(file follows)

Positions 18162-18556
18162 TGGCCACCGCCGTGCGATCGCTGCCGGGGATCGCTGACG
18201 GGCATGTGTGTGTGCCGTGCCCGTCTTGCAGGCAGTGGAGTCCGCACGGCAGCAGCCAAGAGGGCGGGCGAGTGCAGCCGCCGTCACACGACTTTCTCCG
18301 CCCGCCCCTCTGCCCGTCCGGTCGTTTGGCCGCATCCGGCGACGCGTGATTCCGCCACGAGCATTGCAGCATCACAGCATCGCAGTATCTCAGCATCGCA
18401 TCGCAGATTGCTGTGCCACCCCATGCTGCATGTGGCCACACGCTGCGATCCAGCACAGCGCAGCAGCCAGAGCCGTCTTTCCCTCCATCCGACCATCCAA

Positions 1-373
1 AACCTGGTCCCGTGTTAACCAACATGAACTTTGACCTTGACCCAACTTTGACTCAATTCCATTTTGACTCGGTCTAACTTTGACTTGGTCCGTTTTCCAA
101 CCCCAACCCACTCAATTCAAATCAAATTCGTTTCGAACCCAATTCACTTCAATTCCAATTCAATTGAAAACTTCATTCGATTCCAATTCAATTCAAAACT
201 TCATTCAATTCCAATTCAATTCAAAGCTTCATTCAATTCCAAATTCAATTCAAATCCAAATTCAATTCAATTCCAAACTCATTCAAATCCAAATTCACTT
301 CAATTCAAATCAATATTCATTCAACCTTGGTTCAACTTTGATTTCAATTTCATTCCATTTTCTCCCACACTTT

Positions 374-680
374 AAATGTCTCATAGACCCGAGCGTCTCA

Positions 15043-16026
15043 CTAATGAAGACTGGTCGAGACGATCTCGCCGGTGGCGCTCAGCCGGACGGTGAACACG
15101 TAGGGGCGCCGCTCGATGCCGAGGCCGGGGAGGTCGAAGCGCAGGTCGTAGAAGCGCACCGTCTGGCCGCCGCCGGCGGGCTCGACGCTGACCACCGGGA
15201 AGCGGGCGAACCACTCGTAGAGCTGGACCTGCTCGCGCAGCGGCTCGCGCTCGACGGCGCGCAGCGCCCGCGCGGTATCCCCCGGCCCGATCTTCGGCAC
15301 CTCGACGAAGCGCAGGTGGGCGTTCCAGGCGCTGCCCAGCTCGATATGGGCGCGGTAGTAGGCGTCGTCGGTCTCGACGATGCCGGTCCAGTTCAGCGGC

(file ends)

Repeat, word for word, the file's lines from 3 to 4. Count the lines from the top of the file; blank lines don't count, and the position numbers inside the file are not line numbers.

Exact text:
18201 GGCATGTGTGTGTGCCGTGCCCGTCTTGCAGGCAGTGGAGTCCGCACGGCAGCAGCCAAGAGGGCGGGCGAGTGCAGCCGCCGTCACACGACTTTCTCCG
18301 CCCGCCCCTCTGCCCGTCCGGTCGTTTGGCCGCATCCGGCGACGCGTGATTCCGCCACGAGCATTGCAGCATCACAGCATCGCAGTATCTCAGCATCGCA